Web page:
Adults are counting things all the time – we just don’t notice it anymore and do it in our heads.
Today’s idea is just to take some of the times during the day when we count things (putting on socks, laying tables, tidying toys, sharing out sprouts) and do it out loud so your child can hear and see – and join in if they can.
If you build this into your regular routine, it can really help with numeracy without having to do any teaching at all.
Social media is full of some really good resources and lists of things to do to help children learn at home. And schools and nurseries are working hard to get organised with ideas for families
This is all great!
And. As we go into another lockdown, parents and carers have a lot to think about. Many of us are a bit scared and uncertain – and if there are money or other worries too, this just adds to the stresses.
So, it is ok to do what we can do. And not worry about what we can’t manage.
Play and talk is all you need
What really matters for young children? It is “just” time to play and to chat. If you do things that everyone enjoys and can chatter about, then learning is automatically going to happen. It just will.
Of course there is a curriculum and as adults we like to have a “programme” for what we think children should be learning. But through everyday play and fun and interesting two-way conversations, young children will “cover” what they need without even trying.
A little bit every day is better than trying to do too much and getting nowhere. It may look simple to you, but to a child everything is still a wonder and something to explore and learn about. Follow their lead and you may well find yourself learning too.
So if this is for your family a time to draw together, look after each other, and just get by for a while, then that is fine too. You can take the lead from your children as to whether they are not getting enough stimulation. You’ll soon see if they are bored and need to do more.
Fun outdoors, fun indoors, sharing laughter, doing things together – children of any age will learn what they need.
School and nursery programmes and webpages of resources are there to help you, not be a burden or a standard to live up to – let them know if it is too much or not what you need.
About this website
The same goes for this site. While early learning and childcare settings are closed, we’ll be posting a daily idea for learning through play. These will (on purpose) be mostly things you might do anyway with resources you already have – but you may not know how rich they are in learning for your child. They are just ideas for if you are stuck or wondering what to do, so please pick and choose – and let us know how you get on using the comments!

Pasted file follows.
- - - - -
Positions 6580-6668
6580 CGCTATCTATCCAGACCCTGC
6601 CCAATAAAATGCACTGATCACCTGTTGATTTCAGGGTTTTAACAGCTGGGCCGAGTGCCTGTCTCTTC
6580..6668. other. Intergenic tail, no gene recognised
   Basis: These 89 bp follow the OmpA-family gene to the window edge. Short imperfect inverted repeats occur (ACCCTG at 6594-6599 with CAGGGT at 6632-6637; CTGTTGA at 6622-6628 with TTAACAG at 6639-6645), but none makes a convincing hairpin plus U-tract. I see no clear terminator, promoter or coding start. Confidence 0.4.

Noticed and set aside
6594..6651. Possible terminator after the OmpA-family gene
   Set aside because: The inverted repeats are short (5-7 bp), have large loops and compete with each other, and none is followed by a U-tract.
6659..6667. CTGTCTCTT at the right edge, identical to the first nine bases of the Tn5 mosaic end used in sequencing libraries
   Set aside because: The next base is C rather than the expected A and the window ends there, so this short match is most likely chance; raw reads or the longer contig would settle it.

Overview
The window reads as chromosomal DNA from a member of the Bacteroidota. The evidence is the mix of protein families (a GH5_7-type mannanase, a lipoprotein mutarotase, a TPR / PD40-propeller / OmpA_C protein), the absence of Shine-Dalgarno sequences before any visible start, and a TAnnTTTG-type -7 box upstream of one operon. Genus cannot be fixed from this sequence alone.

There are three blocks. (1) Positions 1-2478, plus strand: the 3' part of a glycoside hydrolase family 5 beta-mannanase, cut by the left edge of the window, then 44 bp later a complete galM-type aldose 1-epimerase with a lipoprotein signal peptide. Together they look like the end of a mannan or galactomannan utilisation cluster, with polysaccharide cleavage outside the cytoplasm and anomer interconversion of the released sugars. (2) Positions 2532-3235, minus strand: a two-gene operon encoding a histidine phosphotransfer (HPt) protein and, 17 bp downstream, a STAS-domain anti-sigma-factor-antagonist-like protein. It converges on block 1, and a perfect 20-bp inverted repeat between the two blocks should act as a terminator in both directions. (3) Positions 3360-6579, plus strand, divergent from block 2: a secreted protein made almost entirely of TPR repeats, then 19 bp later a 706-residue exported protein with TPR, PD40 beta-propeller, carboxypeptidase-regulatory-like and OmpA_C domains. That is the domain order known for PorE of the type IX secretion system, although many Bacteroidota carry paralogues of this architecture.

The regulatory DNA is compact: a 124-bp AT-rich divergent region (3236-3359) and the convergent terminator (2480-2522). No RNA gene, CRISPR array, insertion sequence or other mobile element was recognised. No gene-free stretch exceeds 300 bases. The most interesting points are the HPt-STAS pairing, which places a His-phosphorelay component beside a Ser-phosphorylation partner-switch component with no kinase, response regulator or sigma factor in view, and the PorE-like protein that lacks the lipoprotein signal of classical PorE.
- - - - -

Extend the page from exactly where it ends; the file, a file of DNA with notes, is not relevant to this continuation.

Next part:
Best wishes to everyone from James and the bumps2bairns.com team!
PS – if you want some of the theory and background on this, then the newest practice guidance from Scottish Government is on this link
During the first lockdown last year we posted daily ideas for how young children can learn at home through play and fun. You can find all of these on http://bumps2bairns.com by scrolling down or using the keywords at the side.
We’ll be posting some more ideas from next week – some will be “repeats” and there will be some new things too. We’ll also share some ideas on helping young children with stress and worries and what to do if you are worried about your child’s learning or development.
If your child has a lot of concerns just now, then they may like this story about Dave the Dog, or it might give you some ideas for what to talk to them about.
Meanwhile, best wishes to everyone from James and the bumps2bairns team!
Making a mess and getting all messy can be great fun. Clearing it up, less so! Sometimes parents worry about messy play – is it really worthwhile, what about the carpet or the dog?
But there is so much learning that happens through mess and exploring different textures and effects. Foam is also great for developing mark making and understanding shapes – all of which is part of getting ready to write
Today’s idea is very clean messy play as it involve soapy foam. Make sure you use a source for the foam that is OK for your child’s skin – if they have a favourite bubble bath, that is ideal